The Dome of the Rock towers over the 15th Century sandstone walls of Jerusalem’s Old City. The golden-topped Islamic shrine is a testament to 5,000 years of humanity’s progress and strife in this arid region. Here, one of Islam’s holiest sites sits directly atop Temple Mount, one of the holiest sites in Judaism. From atop the Mount of Olives outside the Old City’s walls, I could see not only the Dome but also the Al-Aqsa Mosque, where Muslims believe the prophet Muhammad ascended to the heavens. And this is mere blocks from the steepled Church of the Holy Sepulchre, where Christians believe Jesus died, was buried, and rose again three days later.

From this high point atop one of the world’s greatest and most important cities, it was impossible not to be overtaken by emotion – for the past five millennia, mankind’s expanding empires have conquered, coveted, bowed down at, or at least passed through right here.

The roughly 1-square-kilometer Old City of Jerusalem today is still surrounded by 2.5 miles of wall built most recently by the Ottomans. Its historic gates are still in place, and the public has access to the four quarters within: one each Armenian, Christian, Jewish, and Muslim.

Surrounding the Old City is a modern metropolis that retains its historic character through long-running institutions such as the Mahana Yehuda Market, which is home to vendors hawking produce, meats, and seafood alongside craft beer bars and places selling sushi.

Nowhere on Earth better represents what happens when very diverse cultures attempt to coexist. If you follow the news, you know it isn’t always easy. Still, the multicultural experience makes Jerusalem one of the most important places for a global traveler to visit and walk through the city’s 5,000 years of history.

What to see in Old Jerusalem: A self-guided walking tour

old jerusalem in evening

Photo: volkova natalia/Shutterstock

First settled around 3500 BCE, Jerusalem is a magnet that brings together human history, culture, and the future. It has seen a wide arc of human progress since then. It’s been attacked more than 50 times and has changed hands more than 20 times. The entire city was destroyed twice: first in the late 500s BCE, and again in 70 CE.

Current projects underway in Jerusalem, though, serve as a beacon for how historical cities can look forward. The Old City has recently undergone a massive accessibility project to make getting around easier for residents with disabilities and the roughly 10 million annual visitors. Bringing a project to life that has quite literally reformed the thoroughfares of an ancient city was no small task, and required adding wheelchair-accessible ramps to stone steps that date to a time before the wheelchair was created. You’ll see the results of these efforts – which brought politicians, lobbyists, shop owners, and residents across three religions and dozens of ethnicities together – as soon as you enter the Old City. Travelers with disabilities can download the Accessible JLM app to route their journey through the city.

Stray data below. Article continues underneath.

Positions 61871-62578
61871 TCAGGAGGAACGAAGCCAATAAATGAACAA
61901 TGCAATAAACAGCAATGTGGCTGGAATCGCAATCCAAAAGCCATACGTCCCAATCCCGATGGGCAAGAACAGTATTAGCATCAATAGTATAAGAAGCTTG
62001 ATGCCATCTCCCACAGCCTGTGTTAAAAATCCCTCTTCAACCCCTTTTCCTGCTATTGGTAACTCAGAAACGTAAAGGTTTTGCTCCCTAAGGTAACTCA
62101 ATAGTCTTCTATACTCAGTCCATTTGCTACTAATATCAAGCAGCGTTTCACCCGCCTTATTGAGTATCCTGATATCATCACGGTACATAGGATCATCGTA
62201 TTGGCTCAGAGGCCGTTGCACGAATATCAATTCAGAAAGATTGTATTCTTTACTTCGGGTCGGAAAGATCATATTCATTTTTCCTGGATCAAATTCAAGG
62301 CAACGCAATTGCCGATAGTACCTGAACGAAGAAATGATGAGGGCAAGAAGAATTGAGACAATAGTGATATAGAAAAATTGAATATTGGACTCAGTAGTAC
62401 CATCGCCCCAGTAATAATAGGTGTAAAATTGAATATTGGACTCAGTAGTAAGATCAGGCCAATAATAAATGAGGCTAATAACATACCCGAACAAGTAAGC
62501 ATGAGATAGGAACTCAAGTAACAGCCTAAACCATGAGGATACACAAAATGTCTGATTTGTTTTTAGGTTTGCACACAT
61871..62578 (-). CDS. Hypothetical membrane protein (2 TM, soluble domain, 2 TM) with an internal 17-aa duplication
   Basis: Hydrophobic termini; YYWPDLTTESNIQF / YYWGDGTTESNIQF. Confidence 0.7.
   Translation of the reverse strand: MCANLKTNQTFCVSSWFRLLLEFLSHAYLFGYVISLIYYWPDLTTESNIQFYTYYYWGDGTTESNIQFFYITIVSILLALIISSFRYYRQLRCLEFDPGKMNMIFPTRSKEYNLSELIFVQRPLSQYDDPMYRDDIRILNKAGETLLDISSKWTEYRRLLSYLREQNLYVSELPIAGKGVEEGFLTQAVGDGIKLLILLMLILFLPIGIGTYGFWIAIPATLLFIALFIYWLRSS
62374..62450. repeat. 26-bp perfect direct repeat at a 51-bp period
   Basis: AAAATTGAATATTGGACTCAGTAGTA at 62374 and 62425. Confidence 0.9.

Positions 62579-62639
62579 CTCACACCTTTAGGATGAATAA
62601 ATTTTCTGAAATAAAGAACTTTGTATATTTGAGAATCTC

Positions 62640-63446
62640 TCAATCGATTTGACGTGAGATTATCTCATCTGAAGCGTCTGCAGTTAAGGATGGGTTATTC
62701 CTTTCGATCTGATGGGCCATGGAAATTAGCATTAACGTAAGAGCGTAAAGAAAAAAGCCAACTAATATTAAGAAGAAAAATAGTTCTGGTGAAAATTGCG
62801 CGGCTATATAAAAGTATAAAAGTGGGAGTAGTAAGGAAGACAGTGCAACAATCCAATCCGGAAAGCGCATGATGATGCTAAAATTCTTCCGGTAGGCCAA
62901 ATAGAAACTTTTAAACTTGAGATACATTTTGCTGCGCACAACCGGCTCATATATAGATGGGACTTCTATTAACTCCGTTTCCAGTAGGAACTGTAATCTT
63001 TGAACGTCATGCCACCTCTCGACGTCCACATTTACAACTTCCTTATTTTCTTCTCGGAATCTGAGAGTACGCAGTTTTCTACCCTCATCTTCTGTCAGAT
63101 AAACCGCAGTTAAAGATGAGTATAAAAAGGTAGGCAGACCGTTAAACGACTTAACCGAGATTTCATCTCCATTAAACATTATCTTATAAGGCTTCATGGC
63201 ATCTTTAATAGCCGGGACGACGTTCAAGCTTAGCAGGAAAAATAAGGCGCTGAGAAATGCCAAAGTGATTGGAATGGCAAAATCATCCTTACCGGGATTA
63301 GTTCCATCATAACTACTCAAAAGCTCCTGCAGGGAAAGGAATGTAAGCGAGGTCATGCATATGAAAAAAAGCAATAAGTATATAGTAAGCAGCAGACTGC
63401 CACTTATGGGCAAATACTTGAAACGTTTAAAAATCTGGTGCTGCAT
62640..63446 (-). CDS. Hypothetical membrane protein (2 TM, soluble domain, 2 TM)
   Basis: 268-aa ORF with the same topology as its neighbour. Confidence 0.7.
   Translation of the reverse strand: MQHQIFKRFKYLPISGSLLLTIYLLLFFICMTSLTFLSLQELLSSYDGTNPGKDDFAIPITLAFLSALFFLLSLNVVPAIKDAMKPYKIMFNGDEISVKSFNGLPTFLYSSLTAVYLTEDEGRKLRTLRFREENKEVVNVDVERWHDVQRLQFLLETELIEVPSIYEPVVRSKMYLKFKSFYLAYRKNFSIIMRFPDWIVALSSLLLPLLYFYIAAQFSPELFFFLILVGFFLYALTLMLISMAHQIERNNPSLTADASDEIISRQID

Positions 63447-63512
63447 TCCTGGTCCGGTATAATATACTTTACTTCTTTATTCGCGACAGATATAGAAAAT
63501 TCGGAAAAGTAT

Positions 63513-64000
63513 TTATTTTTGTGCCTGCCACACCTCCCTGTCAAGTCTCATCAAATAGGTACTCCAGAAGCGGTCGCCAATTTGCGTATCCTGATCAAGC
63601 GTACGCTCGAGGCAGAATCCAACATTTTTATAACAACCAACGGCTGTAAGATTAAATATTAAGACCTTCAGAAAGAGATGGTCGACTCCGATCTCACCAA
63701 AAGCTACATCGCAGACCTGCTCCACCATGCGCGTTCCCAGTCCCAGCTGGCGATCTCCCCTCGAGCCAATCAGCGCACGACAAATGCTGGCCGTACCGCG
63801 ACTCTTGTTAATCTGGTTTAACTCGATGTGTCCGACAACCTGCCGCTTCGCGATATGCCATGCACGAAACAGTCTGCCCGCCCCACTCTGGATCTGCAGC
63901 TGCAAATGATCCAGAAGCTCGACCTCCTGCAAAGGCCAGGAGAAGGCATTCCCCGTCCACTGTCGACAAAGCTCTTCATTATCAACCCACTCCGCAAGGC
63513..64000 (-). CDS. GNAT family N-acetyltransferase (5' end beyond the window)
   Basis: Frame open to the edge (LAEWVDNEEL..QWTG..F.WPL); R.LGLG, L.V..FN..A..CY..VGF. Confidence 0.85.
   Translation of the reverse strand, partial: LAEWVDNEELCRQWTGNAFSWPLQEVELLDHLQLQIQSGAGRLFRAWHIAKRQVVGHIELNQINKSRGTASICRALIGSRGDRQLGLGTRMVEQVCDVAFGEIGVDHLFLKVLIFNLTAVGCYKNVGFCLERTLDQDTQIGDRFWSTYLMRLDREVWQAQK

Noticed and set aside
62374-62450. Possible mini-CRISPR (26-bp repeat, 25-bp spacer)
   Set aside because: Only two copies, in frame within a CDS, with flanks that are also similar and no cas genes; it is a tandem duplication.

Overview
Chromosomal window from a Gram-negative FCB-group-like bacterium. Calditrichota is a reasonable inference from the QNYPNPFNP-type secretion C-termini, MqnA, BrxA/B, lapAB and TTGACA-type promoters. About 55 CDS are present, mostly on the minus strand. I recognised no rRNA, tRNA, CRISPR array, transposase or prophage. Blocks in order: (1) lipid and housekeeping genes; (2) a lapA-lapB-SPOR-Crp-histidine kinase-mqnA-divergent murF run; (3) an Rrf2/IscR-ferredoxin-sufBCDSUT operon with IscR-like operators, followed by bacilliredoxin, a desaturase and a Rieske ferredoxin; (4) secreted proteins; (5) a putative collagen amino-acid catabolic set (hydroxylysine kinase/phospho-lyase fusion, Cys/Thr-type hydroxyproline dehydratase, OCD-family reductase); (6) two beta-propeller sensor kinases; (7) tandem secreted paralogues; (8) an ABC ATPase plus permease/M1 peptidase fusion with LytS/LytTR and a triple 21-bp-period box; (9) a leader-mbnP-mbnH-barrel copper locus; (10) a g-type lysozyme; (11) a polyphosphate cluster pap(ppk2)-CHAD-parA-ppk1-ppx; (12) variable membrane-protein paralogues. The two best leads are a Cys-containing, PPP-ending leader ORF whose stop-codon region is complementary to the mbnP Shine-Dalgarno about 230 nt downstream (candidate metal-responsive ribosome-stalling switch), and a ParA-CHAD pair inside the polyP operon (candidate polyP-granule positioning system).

Jaffa Gate provides the easiest, if busiest, access to Old Jerusalem. Don’t attempt to drive anywhere near the gate, as backlogged traffic comprised mostly of tour buses will eat half your morning. Instead, take the train to the Mamila/Karab station and walk up the slight incline to the gate into the Armenian Quarter (or have a driver drop you off at the bottom of the incline). Before proceeding, stop at the Jaffa Gate Tourist Office and grab a map to better understand your positioning.

From here, the Tower of David is just around the corner to the right, with the Christian Quarter ahead to the left. All that lies ahead can be a bit overwhelming at first, so the best way to start a day here is to walk the ramparts of Old Jerusalem from Jaffa Gate in the Christian Quarter to Dung Gate in the Jewish Quarter. For 16 NIS (Israeli New Shekel), which is about $5, you can ascend the ramparts and walk above the Old City. You’ll view each quarter’s markets and pass by schools and neighborhoods in the Muslim quarter, home to about 75 percent of the Old City’s 40,000 residents.

Stroll the Muslim Quarter first after walking the ramparts. Market vendors here sell everything from produce and baked goods to clothing and handmade gifts made of olive wood. A Palestinian filo pastry called mutabak is a delicious way to relieve yourself of a few shekels along the way.

Temple Mount is the holiest site in Judaism, and is also where Muslims believe Muhammed ascended to heaven. The Al-Aqsa Mosque, Islam’s second-largest place of worship, is visible here in more vivid detail than from the Mount of the Olives. Jews cannot pray directly atop Temple Mount, however, making its supporting Western Wall the holiest site accessible for followers.

Regardless of your faith, you can visit and touch the wall and can sign up for a guided tour of a portion of the wall that now lies underground in the Jewish Quarter. Nearby is the Wohl Museum of Archaeology, an underground museum that showcases Jerusalem from the time of King Herod the Great, between 37 BCE and 4 BCE.

The Armenian Quarter as viewed from the Tower of David. Photo: Tim Wenger

I am not Jewish, but I had tears in my eyes as I approached the Western Wall. Photo: Tim Wenger

The hummus outside the Church of the Holy Sepulchre. I barely held off long enough to take this photo. Photo: Tim Wenger

Via Dolorosa, the main route leading into the Christian Quarter from the Muslim Quarter, leads to the holiest sites in this district. Walk the Stations of the Cross, concluding at the Church of the Holy Sepulchre. Recognized as the place where Jesus died after the crucifixion, the Rock of Cavalry is kept here encased in glass behind the Altar of Crucifixion. Christians line up to pray at the altar, with many also kneeling in prayer at the Stone of Anointing, near the entrance to the church, where it’s said that Jesus’s body was placed before he rose.